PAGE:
Not many born before 1990 would argue with the assertion that, in our lifetime, the Internet has changed just about everything. Here are a few examples:
A list of fundamental societal changes brought about by the Internet could go on and on.
Almost no one would deny the profundity of that change. But even more profound is the fundamental change of the Internet that is well underway, though some still don’t recognize it.
I’m talking about social media. It’s not just a fad or something that your grandchildren do. It’s what some have called “the biggest shift since the Industrial Revolution.”
Facebook is about a decade old. YouTube started in 2005. But a surprising number of people over age 40 still “don’t do Facebook,” or “don’t do social media.” Why is this surprising? Consider this:
Ok, so Facebook is by far the largest online social network. Still not convinced you should care? Let’s look at some statistics from another popular social media outlet – YouTube.
I was an early adopter of social media. I had a MySpace account! By 2006, MySpace had 100 million users and, as recently as 2008, it was considered the leading online social network. By mid-2013, MySpace was scrambling for its survival, overtaken by its rival, Facebook. But, a recent study concluded that many young people are eschewing Facebook because their parents and grandparents are now active Facebookers. So Facebook is constantly scrambling to re-invent itself too (see below) – and avoid the fate of MySpace. The pace of change in the world of social media is breathtaking.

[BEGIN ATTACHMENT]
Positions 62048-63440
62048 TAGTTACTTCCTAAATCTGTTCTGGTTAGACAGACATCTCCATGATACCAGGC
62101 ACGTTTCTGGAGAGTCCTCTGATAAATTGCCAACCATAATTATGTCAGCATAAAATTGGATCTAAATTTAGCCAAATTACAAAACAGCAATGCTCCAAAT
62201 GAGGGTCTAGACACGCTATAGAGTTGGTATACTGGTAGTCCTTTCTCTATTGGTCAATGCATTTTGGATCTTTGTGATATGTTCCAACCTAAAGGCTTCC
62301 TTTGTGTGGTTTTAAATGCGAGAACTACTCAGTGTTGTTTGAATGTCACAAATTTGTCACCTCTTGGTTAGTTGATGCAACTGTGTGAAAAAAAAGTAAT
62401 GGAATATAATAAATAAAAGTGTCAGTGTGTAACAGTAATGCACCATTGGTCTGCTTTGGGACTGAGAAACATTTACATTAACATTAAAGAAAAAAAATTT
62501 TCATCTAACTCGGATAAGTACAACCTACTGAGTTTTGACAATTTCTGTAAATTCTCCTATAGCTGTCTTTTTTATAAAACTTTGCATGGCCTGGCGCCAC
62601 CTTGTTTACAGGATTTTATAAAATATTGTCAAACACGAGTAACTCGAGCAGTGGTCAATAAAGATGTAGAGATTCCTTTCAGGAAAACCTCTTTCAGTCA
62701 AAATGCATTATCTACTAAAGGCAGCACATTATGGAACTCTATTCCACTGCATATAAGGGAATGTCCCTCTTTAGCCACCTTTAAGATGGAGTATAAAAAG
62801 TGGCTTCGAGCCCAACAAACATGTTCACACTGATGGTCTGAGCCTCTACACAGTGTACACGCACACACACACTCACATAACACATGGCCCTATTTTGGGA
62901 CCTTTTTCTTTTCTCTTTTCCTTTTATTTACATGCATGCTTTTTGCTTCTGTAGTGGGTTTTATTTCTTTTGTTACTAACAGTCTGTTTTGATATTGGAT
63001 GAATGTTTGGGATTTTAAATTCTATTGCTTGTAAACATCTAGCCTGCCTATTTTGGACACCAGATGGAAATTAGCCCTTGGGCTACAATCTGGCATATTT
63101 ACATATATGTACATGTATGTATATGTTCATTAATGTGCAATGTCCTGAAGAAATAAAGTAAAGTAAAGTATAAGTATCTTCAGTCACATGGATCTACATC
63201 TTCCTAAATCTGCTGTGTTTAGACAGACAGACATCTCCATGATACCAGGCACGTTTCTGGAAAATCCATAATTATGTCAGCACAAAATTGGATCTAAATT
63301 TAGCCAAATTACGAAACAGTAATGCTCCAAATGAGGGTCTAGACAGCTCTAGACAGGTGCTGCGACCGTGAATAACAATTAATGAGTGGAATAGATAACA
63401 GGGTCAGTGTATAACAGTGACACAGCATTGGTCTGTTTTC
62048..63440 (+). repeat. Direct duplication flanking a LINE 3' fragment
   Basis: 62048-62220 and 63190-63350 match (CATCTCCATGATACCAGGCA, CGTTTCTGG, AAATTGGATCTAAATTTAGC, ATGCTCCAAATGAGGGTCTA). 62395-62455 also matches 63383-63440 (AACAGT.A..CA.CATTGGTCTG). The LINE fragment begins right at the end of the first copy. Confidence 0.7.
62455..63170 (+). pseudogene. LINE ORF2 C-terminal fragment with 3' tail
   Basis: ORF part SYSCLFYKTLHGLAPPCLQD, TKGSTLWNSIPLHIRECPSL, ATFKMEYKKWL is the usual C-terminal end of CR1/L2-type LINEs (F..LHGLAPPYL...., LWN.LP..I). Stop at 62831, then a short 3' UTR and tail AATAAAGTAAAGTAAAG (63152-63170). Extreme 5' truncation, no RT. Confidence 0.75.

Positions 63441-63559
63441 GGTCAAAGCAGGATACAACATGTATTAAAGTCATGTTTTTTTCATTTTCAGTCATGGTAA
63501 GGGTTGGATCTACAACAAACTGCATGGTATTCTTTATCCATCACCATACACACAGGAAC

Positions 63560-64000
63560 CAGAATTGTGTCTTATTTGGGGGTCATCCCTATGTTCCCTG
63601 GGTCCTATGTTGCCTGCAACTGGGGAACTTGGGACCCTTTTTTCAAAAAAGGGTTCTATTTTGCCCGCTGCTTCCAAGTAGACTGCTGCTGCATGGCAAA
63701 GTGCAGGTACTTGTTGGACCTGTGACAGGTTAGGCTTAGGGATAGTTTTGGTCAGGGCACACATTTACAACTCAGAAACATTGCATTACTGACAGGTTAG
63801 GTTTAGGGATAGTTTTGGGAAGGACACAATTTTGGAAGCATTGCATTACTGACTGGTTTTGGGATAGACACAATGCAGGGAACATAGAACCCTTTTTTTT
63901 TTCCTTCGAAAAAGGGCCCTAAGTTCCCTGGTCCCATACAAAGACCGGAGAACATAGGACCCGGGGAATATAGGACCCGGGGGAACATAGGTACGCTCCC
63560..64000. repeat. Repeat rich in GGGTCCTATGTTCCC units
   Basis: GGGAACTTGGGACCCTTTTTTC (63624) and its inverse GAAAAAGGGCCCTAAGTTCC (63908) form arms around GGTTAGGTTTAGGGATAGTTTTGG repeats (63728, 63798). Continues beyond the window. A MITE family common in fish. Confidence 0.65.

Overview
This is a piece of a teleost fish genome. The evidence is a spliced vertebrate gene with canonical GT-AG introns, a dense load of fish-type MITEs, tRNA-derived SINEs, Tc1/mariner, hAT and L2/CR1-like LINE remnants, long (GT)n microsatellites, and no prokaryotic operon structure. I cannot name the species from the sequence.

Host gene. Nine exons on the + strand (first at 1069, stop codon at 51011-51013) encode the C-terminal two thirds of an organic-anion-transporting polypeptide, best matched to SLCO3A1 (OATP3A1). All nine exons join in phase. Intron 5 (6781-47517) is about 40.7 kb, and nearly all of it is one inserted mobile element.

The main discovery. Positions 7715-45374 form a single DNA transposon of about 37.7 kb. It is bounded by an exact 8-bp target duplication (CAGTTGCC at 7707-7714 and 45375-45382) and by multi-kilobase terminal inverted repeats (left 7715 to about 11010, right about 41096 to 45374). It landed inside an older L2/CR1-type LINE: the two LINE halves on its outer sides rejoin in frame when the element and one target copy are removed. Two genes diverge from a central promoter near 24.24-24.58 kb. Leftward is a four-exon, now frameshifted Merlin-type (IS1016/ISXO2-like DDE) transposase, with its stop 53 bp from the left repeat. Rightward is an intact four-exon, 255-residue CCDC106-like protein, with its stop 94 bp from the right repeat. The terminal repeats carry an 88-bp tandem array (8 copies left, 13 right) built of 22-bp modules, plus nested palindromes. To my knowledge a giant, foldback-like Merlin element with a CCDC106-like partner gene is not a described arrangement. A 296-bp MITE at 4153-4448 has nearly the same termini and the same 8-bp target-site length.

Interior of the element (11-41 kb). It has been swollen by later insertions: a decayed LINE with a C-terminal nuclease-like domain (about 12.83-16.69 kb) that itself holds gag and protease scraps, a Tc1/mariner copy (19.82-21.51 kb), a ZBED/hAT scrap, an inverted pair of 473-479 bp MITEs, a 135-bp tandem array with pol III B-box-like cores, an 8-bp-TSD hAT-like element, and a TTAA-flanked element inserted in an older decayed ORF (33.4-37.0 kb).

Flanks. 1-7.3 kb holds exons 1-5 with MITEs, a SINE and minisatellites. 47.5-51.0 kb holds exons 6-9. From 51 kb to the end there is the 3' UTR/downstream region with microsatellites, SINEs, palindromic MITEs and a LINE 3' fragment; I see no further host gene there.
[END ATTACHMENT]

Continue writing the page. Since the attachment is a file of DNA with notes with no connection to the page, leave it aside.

As a result, in less than 10 years, social media has risen from nothing and already transformed from what it originally was. And it’s transforming all over again, and even faster. It’s likely to be something else altogether in another five years. What social media is, and what it’s becoming, is changing everything.
The scope of change is too widespread to capture in a single article, but consider just a few anecdotes, then watch the video at the end of this post if you’re still not bought in:
The point is that social media is a force unto itself, and if you’re in any kind of business, you simply must reckon with it. It’s changing everything, and it’s changing at breakneck speed.
If, up until now, you’ve been content to bury your head in the sand and declare that you “don’t do social media,” it’s time to reconsider. In fact, it’s past time.
If your business doesn’t have a social media strategy, 2015 is the year to start. Seek top management buy-in and brainstorming on measurable business objectives, assemble a diverse team from a cross-section of your business (this is not just an IT or marketing issue), listen to your customers, set a course, and join the revolution.
*see video here